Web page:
jason segel

After a week off, Trevan, Eric and Trey are back with three movies for your listening pleasure.

{ 0 comments }

Because This is the End has transplanted the egotistical and childish behavior normally reserved for Team Apatow’s lovable manchild characters onto the actors themselves, it feels dangerous.

{ 0 comments }

As someone who felt sentenced to high school, the series reminds me of why I hated it and how my decision making wasn’t that great back then. I won’t say that you’ll see yourself in Freaks and Geeks because everyone’s high school experience is different. Instead, I’ll say the world in the series is consistently dynamic and believable as 1980 Detroit.

{ 0 comments }

The boys return with the next-to-last podcast before the holiday break. This week, Trey discusses the Kansas City Film Critics Circle’s annual awards voting, Eric and Trevan jump into Jack Reacher, the latest from Tom Cruise and writer/director Christopher McQuarrie, and everyone dives into Judd Apatow’s This is 40 before moving on to Tom Hooper’s take on Les Miserables. [...]

{ 0 comments }

Eric tackles The Five-Year Engagement, the latest from Jason Segel and Nicholas Stoller. Meanwhile, Trey watches The Pirates! Band of Misfits and [spoiler alert] doesn’t hate it! Trevan asks questions and makes snap judgments. Subscribe to The Scene-Stealers Podcast on iTunes or our RSS.

{ 0 comments }

Thanks to a sincere script and a layered performance from Jason Segel, ‘The Five-Year Engagement’ believes wholeheartedly in actual romance — which I think is a concept that romantic comedies often “say” they support, but rarely have the chops to back it up.

{ 0 comments }

It’s a light-weight week for new releases as Trey and Eric tackle Jason Segel and Ed Helms in Jeff Who Lives At Home and Trevan and Trey talk about Channing Tatum and Jonah Hill‘s surprisingly awesome 21 Jump Street reboot. This week’s podcast is spoiler-free unless you count some botched retelling of jokes from both movies and [...]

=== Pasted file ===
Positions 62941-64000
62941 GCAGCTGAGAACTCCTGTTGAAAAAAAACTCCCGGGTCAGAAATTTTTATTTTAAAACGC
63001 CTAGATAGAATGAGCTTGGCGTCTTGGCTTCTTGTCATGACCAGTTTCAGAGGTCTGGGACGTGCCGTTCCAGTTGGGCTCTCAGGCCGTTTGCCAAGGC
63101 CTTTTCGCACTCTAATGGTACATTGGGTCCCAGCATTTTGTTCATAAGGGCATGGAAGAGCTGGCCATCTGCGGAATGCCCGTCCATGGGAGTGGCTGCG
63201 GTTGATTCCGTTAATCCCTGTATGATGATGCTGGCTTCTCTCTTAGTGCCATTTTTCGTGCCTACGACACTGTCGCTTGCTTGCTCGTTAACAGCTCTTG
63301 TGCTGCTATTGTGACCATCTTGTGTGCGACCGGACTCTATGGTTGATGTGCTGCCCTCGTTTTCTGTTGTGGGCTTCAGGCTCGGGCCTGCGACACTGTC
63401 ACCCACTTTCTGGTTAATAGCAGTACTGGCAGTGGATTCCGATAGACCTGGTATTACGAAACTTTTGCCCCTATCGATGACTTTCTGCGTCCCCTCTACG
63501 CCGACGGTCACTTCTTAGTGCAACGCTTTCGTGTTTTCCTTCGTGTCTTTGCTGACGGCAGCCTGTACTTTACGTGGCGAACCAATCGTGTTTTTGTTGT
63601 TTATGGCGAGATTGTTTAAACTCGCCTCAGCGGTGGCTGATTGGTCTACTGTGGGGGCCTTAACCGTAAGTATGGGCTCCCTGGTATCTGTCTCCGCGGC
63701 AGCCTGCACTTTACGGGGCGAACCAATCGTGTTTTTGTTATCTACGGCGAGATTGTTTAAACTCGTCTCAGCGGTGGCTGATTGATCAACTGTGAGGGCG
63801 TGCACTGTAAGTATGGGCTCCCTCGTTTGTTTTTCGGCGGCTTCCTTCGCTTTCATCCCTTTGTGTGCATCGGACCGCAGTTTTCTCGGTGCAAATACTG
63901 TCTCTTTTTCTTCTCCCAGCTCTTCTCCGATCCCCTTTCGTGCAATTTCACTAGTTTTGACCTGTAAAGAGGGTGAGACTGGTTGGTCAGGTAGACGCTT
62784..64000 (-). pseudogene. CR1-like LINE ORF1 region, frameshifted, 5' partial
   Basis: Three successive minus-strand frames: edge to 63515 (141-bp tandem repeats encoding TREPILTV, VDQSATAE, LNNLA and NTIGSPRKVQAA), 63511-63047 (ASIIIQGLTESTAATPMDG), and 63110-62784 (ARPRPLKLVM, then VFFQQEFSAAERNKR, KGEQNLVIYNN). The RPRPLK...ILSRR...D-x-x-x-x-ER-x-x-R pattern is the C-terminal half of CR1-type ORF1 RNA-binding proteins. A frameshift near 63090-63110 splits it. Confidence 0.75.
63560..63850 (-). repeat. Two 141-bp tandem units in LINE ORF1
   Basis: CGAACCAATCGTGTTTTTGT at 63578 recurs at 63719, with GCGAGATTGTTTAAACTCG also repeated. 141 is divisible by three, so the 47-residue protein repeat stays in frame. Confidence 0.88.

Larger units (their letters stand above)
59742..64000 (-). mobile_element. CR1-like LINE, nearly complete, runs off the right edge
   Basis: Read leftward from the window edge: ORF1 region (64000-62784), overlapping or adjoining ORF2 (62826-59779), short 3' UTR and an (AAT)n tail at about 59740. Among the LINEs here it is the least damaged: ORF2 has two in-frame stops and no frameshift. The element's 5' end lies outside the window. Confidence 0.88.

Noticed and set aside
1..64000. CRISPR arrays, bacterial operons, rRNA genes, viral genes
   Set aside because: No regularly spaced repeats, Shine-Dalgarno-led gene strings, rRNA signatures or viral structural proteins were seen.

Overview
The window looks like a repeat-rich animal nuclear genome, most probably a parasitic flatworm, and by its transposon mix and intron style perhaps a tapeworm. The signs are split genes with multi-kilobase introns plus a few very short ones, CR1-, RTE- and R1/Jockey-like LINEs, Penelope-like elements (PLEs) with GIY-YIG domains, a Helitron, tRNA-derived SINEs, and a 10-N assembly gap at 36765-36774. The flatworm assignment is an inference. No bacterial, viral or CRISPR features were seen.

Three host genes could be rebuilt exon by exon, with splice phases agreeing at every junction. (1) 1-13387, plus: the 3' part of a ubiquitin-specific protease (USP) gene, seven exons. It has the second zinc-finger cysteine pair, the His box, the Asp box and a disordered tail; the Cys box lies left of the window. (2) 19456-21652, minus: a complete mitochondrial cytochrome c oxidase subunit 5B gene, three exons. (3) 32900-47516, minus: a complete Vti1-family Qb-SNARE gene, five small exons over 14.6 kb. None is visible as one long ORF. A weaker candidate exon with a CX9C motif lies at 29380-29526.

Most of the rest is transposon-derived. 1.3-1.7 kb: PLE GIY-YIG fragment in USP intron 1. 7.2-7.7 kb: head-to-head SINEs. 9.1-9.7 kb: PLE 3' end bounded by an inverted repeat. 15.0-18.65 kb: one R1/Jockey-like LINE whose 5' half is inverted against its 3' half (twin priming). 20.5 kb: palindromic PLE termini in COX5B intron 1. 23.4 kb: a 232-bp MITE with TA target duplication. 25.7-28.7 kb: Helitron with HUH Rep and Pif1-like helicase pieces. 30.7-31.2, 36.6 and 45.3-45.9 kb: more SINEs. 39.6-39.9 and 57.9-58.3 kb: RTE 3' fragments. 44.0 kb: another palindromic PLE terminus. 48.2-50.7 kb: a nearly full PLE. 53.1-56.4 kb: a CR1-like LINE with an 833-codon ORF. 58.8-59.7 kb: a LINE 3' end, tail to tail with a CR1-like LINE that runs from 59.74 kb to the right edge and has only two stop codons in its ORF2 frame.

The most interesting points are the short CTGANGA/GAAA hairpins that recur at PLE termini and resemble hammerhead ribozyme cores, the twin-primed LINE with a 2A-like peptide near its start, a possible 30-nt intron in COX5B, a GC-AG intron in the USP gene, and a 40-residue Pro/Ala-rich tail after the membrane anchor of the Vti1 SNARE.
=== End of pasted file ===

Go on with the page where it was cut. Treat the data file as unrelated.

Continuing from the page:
{ 0 comments }

The overt and handsy camera work and lack of any satisfying emotional appeal in ‘Jeff, Who Lives at Home’ undermine the strength that it could have had.

{ 0 comments }

‘Jeff, Who Lives at Home’ is a low-key comedy filled with excellent, naturalistic performances.

{ 1 comment }

It’s hard to argue with the enormous amount of enthusiastic earnestness on display in The Muppets, the new reboot of a movie franchise that hasn’t been vital since 1984.

{ 0 comments }

Cameron Diaz in ‘Bad Teacher’ and ‘Page One: Inside the New York Times’ are out on Blu-ray. One asks hard questions and the other will leave you with questions.

{ 1 comment }

With last month’s Bridesmaids becoming that rare surprise success with audiences, critics, and box office alike, many have insisted that the female raunchy comedy is about to get a moment in the sun. Perfectly timed, we have Bad Teacher arriving in theaters today, practically begging to be treated as a litmus test – was Bridesmaids [...]

{ 0 comments }

Eric Melin guest host Whitney Mathews review the new bromance comedy “I Love You, Man,” starring Paul Rudd, Jason Segel, Jon Favreau, Jamie Pressly, Rashida Jones, J.K. Simmons, and Andy Samberg. “I Love You, Man” gives Paul Rudd a chance to flex his leading man chops, but does it give him a good character or [...]

{ 4 comments }